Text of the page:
We are migrating the content of this website during the first semester of 2014 into the new EUR-Lex web-portal. We apologise if some content is out of date before the migration. We will publish all updates and corrections in the new version of the portal.
Do you have any questions? Contact us.
EU guidelines on torture and other cruel treatment
These guidelines provide the European Union (EU) with an operational instrument to combat torture and other cruel, inhuman or degrading punishment or treatment in its external relations.
Guidelines to EU policy towards third countries on torture and other cruel, inhuman or degrading treatment or punishment (An up-date of the Guidelines). General Affairs Council of 18 April 2008 [Not published in the Official Journal].
The work of the European Union (EU) in the area of combating torture and ill-treatment includes active support for the reinforcement and implementation of international instruments and for the work of the establishments concerned. The EU undertakes measures within its Common Foreign and Security Policy (CFSP), such as when it adopted the regulation on trade in instruments of torture.
As far as combating torture and ill-treatment is concerned, the operational strand of the CFSP comprises:
- periodic reports of non-EU countries in which the EU Heads of Mission include an analysis of the atrocities discovered as well as an evaluation of the impact of the Union’s preventive efforts;
- an observation role for embassy representatives in trials where it is feared that the defendant has been subjected to torture or ill-treatment;
- the evaluation of reports from relevant establishments, such as non-governmental organisations (NGOs) and United Nations (UN) Special Rapporteurs, with a view to identifying situations where EU action is necessary.
The EU's objective is to ensure that non-EU countries take effective measures against torture and ill-treatment and respect their obligations. In order to ensure the promotion of international law, it implements the following measures:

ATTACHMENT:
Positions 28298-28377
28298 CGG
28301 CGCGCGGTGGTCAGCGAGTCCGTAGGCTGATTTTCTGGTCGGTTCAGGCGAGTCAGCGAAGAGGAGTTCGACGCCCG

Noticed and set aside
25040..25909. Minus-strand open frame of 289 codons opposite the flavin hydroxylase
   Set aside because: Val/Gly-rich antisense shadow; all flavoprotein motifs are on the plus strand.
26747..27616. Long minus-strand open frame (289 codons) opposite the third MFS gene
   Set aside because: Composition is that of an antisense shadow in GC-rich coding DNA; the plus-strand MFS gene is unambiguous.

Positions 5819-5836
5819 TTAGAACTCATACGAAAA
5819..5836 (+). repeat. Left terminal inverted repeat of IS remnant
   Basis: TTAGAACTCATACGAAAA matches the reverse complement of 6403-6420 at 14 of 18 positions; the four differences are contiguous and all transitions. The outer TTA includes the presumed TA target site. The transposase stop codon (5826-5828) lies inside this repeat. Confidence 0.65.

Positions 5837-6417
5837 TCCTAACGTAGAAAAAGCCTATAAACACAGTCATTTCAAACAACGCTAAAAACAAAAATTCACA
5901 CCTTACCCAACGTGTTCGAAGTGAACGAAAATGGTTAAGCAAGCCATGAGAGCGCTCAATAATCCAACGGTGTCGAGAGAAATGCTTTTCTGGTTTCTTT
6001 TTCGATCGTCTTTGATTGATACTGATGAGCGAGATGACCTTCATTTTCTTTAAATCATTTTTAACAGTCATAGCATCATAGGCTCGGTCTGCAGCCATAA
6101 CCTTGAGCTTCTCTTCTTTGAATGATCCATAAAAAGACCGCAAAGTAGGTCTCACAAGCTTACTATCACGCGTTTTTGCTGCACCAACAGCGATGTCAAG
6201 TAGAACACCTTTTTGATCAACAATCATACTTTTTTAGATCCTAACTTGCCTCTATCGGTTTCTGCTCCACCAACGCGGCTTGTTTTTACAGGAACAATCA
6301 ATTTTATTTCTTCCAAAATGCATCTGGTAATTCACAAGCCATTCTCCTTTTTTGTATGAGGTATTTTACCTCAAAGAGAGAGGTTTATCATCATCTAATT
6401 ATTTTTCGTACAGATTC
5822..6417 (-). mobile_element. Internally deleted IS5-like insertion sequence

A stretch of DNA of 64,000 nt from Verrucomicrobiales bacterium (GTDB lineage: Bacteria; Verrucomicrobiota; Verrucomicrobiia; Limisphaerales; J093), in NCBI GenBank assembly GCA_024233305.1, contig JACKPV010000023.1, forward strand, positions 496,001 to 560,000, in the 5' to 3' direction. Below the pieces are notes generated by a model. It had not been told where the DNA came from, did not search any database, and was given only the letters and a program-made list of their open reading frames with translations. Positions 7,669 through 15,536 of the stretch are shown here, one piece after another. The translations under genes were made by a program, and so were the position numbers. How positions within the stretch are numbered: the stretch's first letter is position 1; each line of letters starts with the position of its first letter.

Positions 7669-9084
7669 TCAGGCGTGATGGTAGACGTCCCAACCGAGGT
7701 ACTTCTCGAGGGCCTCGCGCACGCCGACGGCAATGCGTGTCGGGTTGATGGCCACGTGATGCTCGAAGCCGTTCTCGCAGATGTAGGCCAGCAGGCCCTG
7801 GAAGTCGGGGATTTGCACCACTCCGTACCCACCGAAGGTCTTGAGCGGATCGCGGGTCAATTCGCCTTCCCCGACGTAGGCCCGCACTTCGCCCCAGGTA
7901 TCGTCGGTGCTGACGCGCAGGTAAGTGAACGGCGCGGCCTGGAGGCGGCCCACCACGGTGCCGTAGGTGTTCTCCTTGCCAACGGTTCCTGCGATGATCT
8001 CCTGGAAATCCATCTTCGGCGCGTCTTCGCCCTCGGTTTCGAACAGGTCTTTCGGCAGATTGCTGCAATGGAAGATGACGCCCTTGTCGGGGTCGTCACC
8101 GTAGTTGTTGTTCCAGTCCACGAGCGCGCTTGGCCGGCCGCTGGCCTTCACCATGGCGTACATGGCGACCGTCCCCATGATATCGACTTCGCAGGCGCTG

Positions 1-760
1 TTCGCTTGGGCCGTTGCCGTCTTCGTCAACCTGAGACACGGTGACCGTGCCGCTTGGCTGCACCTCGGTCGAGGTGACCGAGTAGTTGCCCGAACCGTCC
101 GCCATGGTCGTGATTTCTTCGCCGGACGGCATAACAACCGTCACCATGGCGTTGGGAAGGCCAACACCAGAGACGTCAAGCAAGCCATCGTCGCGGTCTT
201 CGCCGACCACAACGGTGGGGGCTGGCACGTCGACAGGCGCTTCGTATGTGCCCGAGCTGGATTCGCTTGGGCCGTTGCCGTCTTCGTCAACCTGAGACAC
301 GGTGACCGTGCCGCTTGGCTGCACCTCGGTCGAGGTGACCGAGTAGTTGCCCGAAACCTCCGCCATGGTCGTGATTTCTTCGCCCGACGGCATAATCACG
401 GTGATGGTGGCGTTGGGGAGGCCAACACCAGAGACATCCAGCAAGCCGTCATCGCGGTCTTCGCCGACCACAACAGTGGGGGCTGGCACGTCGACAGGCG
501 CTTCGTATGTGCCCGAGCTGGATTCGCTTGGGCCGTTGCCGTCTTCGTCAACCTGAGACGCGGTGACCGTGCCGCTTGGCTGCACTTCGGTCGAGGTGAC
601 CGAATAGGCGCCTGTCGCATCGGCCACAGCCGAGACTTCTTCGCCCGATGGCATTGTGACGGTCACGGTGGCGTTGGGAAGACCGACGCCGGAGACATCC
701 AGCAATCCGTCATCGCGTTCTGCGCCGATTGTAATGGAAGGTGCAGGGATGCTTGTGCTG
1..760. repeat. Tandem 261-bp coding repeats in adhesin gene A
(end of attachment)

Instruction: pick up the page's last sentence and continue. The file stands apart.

- establishing political dialogue that includes discussions with non-EU countries and regional organisations. The Council has also adopted guidelines on human rights dialogues that aim to establish clear conditions and principles in this area;
- inviting non-EU countries to undertake measures to combat torture and ill-treatment, through confidential or public demarches. The EU will request additional information if there are any human rights violations;
- promoting collaboration with civil society in bilateral and multilateral cooperation, in particular within the framework of the European Instrument for Democracy and Human Rights (EIDHR). The EIDHR supports NGOs in combating torture and rehabilitating victims of torture.
The EU also encourages non-EU countries to take internal measures, such as:
- introducing measures that prohibit and condemn torture and ill-treatment, including the adoption of laws, administrative measures and restrictions in relation to the production and sale of equipment used for these activities;
- respecting international standards and procedures, including adhering to international conventions, the Statute of the International Criminal Court and cooperating with the relevant UN and/or Council of Europe mechanisms;
- guaranteeing detention conditions that are in conformity with human rights and banning secret places of detention. The EU is in favour of domestic mechanisms whereby civil society representatives and independent bodies may visit places of detention;
- ensuring that their legal system conforms to international standards and procedures, and combating impunity;
- establishing measures for groups requiring special protection, such as women, children and refugees;
- setting up procedures for complaints of torture, guaranteeing compensation, establishing and reinforcing national institutions, ensuring effective training for professionals, etc.
Furthermore, the EU continues to raise these issues with multilateral organisations such as the UN, the Council of Europe and the Organisation for Security and Cooperation in Europe (OSCE). It also continues to support the relevant international and regional mechanisms, as well as the relevant voluntary funds.
Respect for human rights is one of the key priorities in the EU’s external relations; in particular, it features among the main objectives of the CFSP. Combating torture and other cruel, inhuman or degrading punishment or treatment forms a necessary part of this work, despite the existence of numerous international instruments that prohibit this type of serious violation of human dignity. The actions of the EU, strongly supported by all of its countries, aim to prevent and eliminate torture and ill-treatment and to combat the impunity of those responsible. This work complements action to combat the death penalty.